COVID-19 has revealed some uncomfortable truths about how badly workers have been struggling in our country. The scope of medical and economic suffering has been sobering, and has forced many of our country’s leaders to think about how we can make things different — better — moving forward. More specifically, executives of some of the world’s largest corporations are rising to the occasion and making life better for their workers, blazing the trail for enhanced employee services and benefits moving forward. But beyond good PR optics and enhanced employer brand, is there direct ROI on such initiatives? We took a look at what some of the experts are saying.
The most important way employers of essential workers have been responding is by ensuring the physical health and safety of workers. Not limited to just personal protective gear like masks, gloves, and hand sanitizer — many of the nation’s largest employers have been offering extended sick leave, free Coronavirus testing, and enhanced healthcare options.
These measures are rightly seen as table stakes though, and several employers have gone further by ensuring workers’ financial security in addition to physical health. JUST Capital found that of America’s 100 largest employers, 38 have provided workers with some type of financial assistance during the pandemic. These measures range from one-time cash bonuses to hourly wage increases.
We’ve also seen some companies take more dramatic measures — some symbolic, and some more tangible. Out of the 100 companies whose corporate responses JUST Capital has been tracking, one of them — Charter Communications — has announced that the wage increase for employees will be permanent, and not only during the COVID-19 pandemic. Meanwhile, CEOs at some of the country’s most recognizable companies like Delta, Comcast, Disney, and General Electric are cutting or foregoing their salaries altogether; moves that signal empathy and solidarity with their workforces. Companies that have done nothing, or taken steps in the wrong direction, have seen less favorable results.
Investing in workers’ financial health has already proven to be beneficial for companies’ bottom lines. Research bodies like PwC and Northwestern Mutual found that when employees are financially stressed, businesses can lose millions of dollars due to lowered productivity, and higher absenteeism and turnover. Companies that take care of their workers are in turn rewarded with those same workers taking care of customers. The result is an overall lift for business.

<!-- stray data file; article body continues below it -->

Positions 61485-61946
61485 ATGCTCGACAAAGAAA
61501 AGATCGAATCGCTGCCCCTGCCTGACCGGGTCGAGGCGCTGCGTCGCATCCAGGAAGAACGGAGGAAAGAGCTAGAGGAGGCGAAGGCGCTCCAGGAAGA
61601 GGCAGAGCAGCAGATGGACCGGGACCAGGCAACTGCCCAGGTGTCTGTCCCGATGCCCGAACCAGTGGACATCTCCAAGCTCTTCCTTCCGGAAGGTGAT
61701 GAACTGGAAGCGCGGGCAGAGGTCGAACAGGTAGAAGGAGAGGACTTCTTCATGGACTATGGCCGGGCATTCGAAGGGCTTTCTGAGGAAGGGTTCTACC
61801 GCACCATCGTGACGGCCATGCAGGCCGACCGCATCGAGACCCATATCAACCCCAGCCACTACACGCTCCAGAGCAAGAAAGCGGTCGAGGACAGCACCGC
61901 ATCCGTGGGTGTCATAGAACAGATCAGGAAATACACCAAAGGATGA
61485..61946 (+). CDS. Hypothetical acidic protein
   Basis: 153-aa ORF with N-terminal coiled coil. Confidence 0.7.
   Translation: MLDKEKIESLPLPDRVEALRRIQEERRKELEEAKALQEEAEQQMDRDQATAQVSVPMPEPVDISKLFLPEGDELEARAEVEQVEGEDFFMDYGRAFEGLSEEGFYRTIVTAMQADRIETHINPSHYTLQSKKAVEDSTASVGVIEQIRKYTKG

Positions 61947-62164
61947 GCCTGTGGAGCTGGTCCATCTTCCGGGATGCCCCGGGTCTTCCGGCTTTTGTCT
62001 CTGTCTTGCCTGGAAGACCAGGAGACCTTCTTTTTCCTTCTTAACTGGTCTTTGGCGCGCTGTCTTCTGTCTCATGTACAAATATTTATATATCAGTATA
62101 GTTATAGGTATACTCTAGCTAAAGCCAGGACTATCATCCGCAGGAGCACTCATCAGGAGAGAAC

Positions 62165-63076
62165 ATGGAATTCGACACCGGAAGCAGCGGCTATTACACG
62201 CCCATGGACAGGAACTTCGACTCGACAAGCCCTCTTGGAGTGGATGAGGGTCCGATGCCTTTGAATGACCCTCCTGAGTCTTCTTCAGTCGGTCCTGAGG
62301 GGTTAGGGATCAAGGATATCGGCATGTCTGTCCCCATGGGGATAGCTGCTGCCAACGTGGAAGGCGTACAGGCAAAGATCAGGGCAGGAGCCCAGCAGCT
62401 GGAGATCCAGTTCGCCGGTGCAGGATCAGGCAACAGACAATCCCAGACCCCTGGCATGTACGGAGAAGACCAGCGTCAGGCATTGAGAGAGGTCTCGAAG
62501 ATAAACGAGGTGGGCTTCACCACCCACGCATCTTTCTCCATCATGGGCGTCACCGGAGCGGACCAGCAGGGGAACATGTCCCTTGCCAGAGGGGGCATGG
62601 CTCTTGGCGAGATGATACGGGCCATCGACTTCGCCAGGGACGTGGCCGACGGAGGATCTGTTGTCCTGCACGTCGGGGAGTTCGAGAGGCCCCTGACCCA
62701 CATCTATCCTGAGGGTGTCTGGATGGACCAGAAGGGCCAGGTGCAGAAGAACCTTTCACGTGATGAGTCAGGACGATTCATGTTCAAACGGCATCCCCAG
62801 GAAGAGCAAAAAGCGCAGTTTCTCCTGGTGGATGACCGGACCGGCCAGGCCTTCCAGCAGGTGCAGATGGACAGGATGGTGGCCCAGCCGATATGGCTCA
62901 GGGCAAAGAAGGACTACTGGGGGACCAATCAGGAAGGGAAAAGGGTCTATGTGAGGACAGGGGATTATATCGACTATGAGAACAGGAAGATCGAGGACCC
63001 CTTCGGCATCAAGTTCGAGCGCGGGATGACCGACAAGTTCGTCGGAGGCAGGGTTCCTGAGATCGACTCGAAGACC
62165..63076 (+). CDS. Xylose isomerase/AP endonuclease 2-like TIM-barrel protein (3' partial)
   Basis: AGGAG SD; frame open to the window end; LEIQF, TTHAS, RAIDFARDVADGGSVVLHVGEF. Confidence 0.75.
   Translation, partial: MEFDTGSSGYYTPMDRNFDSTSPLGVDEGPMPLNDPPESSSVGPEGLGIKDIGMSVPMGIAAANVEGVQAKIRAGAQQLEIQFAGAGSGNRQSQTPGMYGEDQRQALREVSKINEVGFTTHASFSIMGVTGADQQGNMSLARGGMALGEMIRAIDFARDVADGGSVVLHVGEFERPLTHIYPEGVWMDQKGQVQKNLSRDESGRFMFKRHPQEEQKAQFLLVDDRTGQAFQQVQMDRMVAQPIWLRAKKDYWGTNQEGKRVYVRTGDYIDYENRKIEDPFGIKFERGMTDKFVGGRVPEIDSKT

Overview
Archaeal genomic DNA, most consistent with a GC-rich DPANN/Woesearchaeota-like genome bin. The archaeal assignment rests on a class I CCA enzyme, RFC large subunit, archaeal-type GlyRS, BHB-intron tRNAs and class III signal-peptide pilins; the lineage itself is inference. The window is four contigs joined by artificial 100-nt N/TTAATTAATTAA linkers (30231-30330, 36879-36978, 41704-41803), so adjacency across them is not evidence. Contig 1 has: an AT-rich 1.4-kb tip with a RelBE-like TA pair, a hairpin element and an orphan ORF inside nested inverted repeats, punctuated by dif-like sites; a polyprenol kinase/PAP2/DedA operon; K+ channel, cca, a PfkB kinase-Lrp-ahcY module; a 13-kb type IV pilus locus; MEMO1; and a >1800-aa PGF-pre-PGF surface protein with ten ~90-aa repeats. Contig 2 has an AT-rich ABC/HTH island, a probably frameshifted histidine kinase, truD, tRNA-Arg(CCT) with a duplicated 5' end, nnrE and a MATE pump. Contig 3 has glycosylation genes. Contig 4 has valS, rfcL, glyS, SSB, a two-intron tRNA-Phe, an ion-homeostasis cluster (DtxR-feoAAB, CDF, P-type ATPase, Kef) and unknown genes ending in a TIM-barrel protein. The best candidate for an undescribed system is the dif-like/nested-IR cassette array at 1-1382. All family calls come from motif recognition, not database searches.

The COVID-19 pandemic is serving as a microcosm of this same concept. A recent analysis on environmental, social, and governance (ESG) issues by Commonwealth found that companies focusing more on social factors — specifically the financial wellbeing of employees — were seeing positive results. Commonwealth cited an Edelmen study which revealed how treating employees well can directly impact business: 29% of consumers say they’ve switched over to a new brand because of the “compassionate way they have responded [to the pandemic].” At the same time, 27% of consumers actively try to convince those around them to stop using a brand they feel is “not acting appropriately in response to the pandemic.”
JUST Capital also found that companies that were treating workers better during the pandemic were recovering financially more quickly than similar businesses. More recently, JUST found that businesses with strong corporate responses aren’t just recovering better, but they’re outperforming other businesses in their industries. The analysis showed that companies that are “prioritizing their workers” are not only seeing the fastest recoveries, but also seeing “outperformance relative to their industry peers.”Focusing on workers pays off in more ways than one
The companies making the boldest moves were also amplified by Forbes’ recent “New ranking of the nation’s top employers’ responses to the pandemic.” The list, with Verizon, Target, AT&T, and Walmart among the top five, highlighted that while many companies on the list are “not free of controversies,” treating workers right can impact the bottom line while also generating positive press and impacting the employer brand. In that same vein, S&P Global Market Intelligence noted that while CEO pay cuts are “largely symbolic,” they can help companies avoid becoming a “poster child for inequality and indifference in this moment where the world is searching for ethical and compassionate leaders.”
For many companies, the desire and will to do better by workers exists, but showing business value is critical before being able to move forward. What these reports and analysis show is that investing in the health and security of employees — not just physical, but also mental and financial — isn’t just a loss leader. It can visibly impact a company’s industry performance, public relations, and employer brand.
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